Dyadic Analysis of a Self-report Physical Activity Measure for Adult-Youth Dyads

Zachary J. Kunicki, Kendra K. Kattelmann, Melissa D. Olfert, Lisa Franzen-Castle, Sarah E. Colby, Douglas R. Mathews, Adrienne A. White

Research output: Contribution to journalArticlepeer-review

Abstract

Adult physical activity levels influence youth physical activity levels, but the nature of this relationship is still unknown. Most research focusing on this topic has been conducted with accelerometers, which are ideal since self-report physical activity measures can be biased. However, self-report measures for physical activity are useful to include in studies to gather information at low-cost. The purpose of this study was to further develop a self-report adult-youth dyad measure of physical activity. This study was conducted using secondary data analysis of the physical activity measures used in an intervention on behavioral nutrition (iCook 4-H). Participants were a sample of 214 adults (M = 39.0, SD = 8.0 years) and youth (M = 9.4, SD = 0.7 years) pairs. Accelerometer data was collected for a subset of youth (n = 122). There was dependency between the adult-youth physical activity data, and a dyadic confirmatory factor analysis model showed good fit to the data and achieved metric invariance, a measure to determine if the same construct was being measured in both youth and adults. Invariance was confirmed across matched versus unmatched sex pairs and some evidence of invariance with youth accelerometer data. Based on study findings, when using self-report measures of physical activity, researchers should measure both members of the adult-youth dyad to get more accurate measurements. Further validation of these findings is needed using an objective physical activity measure, like accelerometers, with all participants and more diverse samples.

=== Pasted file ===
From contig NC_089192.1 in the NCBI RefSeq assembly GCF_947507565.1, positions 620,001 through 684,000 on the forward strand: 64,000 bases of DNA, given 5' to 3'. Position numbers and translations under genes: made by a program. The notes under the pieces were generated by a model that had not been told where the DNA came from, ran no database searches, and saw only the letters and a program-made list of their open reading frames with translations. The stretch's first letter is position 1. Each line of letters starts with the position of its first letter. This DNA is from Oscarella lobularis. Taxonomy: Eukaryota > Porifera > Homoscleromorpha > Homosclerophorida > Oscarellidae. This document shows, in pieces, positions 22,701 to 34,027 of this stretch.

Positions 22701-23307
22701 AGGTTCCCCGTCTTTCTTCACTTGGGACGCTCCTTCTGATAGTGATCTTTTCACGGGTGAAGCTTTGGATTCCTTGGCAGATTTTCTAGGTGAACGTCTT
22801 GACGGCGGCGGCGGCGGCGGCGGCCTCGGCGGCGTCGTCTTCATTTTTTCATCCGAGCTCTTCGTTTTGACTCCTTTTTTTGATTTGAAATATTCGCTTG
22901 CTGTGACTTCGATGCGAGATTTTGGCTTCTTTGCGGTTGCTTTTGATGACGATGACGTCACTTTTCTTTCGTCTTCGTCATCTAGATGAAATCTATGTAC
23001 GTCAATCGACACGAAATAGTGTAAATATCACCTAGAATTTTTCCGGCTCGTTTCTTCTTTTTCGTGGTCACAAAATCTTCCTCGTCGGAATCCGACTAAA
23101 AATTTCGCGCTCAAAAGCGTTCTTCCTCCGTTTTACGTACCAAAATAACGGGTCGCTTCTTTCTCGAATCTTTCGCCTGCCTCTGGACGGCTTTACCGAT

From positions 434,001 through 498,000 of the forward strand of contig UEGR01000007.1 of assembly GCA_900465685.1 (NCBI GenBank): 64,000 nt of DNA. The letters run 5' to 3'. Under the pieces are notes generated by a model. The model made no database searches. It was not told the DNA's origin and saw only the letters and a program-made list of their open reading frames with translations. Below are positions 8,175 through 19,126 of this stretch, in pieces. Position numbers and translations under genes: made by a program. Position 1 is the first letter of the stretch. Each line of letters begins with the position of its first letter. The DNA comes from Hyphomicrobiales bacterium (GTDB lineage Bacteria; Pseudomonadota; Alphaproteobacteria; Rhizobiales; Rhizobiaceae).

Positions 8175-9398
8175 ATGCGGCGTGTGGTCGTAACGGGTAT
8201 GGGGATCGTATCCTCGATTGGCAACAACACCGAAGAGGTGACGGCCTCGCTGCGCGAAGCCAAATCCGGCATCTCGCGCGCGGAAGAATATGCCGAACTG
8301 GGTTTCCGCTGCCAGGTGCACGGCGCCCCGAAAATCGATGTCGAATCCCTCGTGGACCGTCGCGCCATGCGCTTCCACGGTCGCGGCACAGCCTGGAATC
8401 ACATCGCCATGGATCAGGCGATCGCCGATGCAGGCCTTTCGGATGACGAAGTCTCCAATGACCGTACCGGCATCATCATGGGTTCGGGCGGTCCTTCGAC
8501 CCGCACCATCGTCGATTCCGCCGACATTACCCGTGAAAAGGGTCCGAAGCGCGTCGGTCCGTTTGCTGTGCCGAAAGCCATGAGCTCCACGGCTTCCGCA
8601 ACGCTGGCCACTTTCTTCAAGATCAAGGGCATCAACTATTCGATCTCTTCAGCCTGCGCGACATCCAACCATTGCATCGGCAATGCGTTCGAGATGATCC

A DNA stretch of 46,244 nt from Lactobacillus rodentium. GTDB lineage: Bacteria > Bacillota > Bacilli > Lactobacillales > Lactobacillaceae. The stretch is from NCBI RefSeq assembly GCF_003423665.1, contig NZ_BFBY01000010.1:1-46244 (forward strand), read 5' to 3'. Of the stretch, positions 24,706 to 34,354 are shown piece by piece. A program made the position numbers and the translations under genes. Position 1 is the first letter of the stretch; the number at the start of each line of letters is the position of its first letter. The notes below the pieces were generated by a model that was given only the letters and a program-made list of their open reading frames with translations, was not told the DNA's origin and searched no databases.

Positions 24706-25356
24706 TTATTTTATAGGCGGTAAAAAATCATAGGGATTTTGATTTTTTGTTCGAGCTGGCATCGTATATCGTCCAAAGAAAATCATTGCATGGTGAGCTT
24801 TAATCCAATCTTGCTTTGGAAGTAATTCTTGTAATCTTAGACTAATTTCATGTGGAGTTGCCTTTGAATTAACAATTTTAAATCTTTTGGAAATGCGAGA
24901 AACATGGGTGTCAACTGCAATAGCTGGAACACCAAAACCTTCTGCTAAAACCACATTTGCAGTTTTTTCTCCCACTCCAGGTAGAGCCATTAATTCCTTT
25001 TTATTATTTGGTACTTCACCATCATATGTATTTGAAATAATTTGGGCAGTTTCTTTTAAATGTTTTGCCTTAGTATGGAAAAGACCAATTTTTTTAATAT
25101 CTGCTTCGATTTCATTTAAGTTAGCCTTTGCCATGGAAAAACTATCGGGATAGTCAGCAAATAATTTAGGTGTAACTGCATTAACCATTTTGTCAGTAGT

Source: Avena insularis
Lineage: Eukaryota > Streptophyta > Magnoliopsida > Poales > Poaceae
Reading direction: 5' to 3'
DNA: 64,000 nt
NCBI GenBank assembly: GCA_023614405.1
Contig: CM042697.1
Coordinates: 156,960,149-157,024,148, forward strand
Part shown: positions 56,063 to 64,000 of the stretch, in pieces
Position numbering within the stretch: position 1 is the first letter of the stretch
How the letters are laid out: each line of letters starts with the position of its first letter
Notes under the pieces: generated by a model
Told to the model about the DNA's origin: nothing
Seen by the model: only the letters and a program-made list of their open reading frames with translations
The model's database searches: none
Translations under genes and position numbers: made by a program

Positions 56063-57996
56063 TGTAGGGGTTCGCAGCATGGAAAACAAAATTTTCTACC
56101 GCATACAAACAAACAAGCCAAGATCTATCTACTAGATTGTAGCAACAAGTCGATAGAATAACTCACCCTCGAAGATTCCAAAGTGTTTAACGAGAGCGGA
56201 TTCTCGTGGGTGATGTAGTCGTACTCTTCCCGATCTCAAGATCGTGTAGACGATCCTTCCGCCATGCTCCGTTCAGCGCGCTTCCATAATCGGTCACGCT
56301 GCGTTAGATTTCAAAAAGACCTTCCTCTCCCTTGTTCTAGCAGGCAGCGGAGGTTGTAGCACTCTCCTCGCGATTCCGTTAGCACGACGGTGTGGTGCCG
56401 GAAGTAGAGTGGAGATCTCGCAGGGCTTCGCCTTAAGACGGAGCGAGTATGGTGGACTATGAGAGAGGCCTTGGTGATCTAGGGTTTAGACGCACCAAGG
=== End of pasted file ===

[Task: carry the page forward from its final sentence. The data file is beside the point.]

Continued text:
Original languageEnglish (US)
JournalChild Psychiatry and Human Development
DOIs
StateAccepted/In press - 2021

Keywords

  • Adult-youth dyad
  • Dyadic confirmatory factor analysis
  • Physical activity measurement
  • Self-report

ASJC Scopus subject areas

  • Pediatrics, Perinatology, and Child Health
  • Developmental and Educational Psychology
  • Psychiatry and Mental health

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